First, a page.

Dacia Classic Cars for Sale

A Romanian manufacturer with a history of car manufacturing dating back to the 1960s, Dacia is now a subsidiary of Renault Motors and a major exporter from its production plant near Mioveni, Romania, which rolls out over half a million vehicles every year.

Dacia - the initial years

Founded in 1966, Dacia initially manufactured an 1100 model that was based on the Renault 8. Later, when the fledgling company had acquired and installed the necessary tooling, it progressed to build a specification developed from the Renault 12. The follow-up 1100S Sports Model had twin headlamps with a more powerful engine and became favoured by the country’s police as well as for motor racing. Subsequently, the 1969 introduction of a Dacia 1300 model delighted Romanian motorists with its reliability and modern appearance. A 1300L (Lux) variant followed in 1970 and, four years later, the Lux Super offered a heated rear windscreen, a radio and dual door mirrors. When export markets opened up, other variants were introduced – an estate car without rear seats, as well as an ambulance. The 1302 pickup model was produced for seven years until 1982. Additionally, other limited edition models such as the Dacia 2000 were produced for the country’s ruling elite.

Steady Dacia expansion during the eighties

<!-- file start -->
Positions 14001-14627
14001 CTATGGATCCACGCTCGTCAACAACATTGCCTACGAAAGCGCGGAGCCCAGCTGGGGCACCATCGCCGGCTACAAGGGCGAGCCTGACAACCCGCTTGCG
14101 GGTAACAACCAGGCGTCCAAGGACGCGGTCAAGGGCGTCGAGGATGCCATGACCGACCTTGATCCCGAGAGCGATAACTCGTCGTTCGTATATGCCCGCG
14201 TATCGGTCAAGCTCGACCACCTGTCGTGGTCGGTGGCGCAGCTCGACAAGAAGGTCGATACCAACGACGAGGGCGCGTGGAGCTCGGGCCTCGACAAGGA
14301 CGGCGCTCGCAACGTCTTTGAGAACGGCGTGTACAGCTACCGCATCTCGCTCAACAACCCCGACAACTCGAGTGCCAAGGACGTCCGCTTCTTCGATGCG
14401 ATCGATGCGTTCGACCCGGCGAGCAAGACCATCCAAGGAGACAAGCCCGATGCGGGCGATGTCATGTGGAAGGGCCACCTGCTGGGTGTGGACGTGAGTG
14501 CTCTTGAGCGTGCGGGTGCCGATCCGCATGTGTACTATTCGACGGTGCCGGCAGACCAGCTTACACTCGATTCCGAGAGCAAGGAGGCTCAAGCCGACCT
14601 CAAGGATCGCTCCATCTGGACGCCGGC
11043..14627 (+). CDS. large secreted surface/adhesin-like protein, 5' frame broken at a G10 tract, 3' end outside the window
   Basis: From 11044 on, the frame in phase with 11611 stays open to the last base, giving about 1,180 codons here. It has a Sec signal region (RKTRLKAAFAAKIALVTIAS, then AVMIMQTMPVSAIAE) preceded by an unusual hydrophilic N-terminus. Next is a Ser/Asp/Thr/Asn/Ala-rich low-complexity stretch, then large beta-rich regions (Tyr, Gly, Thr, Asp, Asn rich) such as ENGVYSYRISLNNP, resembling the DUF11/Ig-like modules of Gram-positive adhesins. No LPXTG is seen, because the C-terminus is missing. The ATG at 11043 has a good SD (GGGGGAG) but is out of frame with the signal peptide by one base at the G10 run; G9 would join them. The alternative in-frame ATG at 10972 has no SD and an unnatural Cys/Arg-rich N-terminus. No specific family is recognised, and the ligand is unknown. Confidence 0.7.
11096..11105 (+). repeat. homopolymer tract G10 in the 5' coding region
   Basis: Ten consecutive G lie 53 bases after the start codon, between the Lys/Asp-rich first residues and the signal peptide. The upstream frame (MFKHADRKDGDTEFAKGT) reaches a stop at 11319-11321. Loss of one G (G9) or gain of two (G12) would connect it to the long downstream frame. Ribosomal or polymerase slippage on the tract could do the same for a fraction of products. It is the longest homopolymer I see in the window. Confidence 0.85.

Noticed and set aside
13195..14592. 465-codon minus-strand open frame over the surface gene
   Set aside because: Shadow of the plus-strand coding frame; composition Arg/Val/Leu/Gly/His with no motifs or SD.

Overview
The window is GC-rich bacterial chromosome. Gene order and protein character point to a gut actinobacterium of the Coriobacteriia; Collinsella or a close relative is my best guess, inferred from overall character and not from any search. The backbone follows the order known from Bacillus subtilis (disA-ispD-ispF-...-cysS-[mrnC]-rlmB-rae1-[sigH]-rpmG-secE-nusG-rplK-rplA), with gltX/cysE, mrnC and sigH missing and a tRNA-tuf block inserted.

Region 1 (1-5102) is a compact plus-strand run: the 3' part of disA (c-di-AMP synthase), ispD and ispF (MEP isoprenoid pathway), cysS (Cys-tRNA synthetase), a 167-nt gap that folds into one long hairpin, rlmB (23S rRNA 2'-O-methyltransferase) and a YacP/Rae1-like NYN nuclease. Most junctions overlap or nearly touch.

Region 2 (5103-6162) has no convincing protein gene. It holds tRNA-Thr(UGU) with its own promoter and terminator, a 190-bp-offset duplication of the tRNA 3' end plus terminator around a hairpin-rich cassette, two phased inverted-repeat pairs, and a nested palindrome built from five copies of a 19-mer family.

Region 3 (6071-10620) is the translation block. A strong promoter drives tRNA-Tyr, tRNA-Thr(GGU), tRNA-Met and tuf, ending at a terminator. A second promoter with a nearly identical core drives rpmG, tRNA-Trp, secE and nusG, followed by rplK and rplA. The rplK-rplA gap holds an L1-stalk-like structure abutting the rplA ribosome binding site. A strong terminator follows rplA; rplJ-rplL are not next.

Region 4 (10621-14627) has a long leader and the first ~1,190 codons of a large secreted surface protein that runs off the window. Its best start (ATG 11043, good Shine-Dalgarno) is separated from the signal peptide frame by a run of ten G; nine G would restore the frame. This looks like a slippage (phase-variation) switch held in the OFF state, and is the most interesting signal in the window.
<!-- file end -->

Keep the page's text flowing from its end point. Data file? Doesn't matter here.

The 1979 Bucharest show promoted Dacia's restyled models with a top of the range Denem featuring five-speed transmission, alloy wheels and electric windows. A Sports model replaced this in 1982. The decade also saw the introduction of the 500 cc Mini-Dacia, while at the opposite end of the size range some deluxe versions of the 1310 were launched - including the Dacia 1310 Limousine. Some of the latter are still running and are keenly appreciated by Dacia enthusiasts.

Dacia in the nineties – the merger

By this time, the 1300 and 1310 had become the most common cars on Romanian roads, appealing to a wide base of everyday commuters as well as devotees, amateur mechanics and enthusiasts. There were also a few other relatively short production runs, including a diesel estate and the 1308 camper van. During the 1990s, the 1320 Liberta was produced for five years, while a revamped 1310 was brought out featuring a frontal appearance similar to the Nissan Primera. The Nova was introduced from 1994, in compact saloon and hatchback forms. Despite its announcement as an original and individual design, some commentators noted a possible resemblance to the competing Peugeot 309. Five years later in 1999, the company was acquired by the French manufacturer Renault and went on to expand its European test and development facilities, as well as sharing production with a new Renault production plant in Tangier, Morocco.

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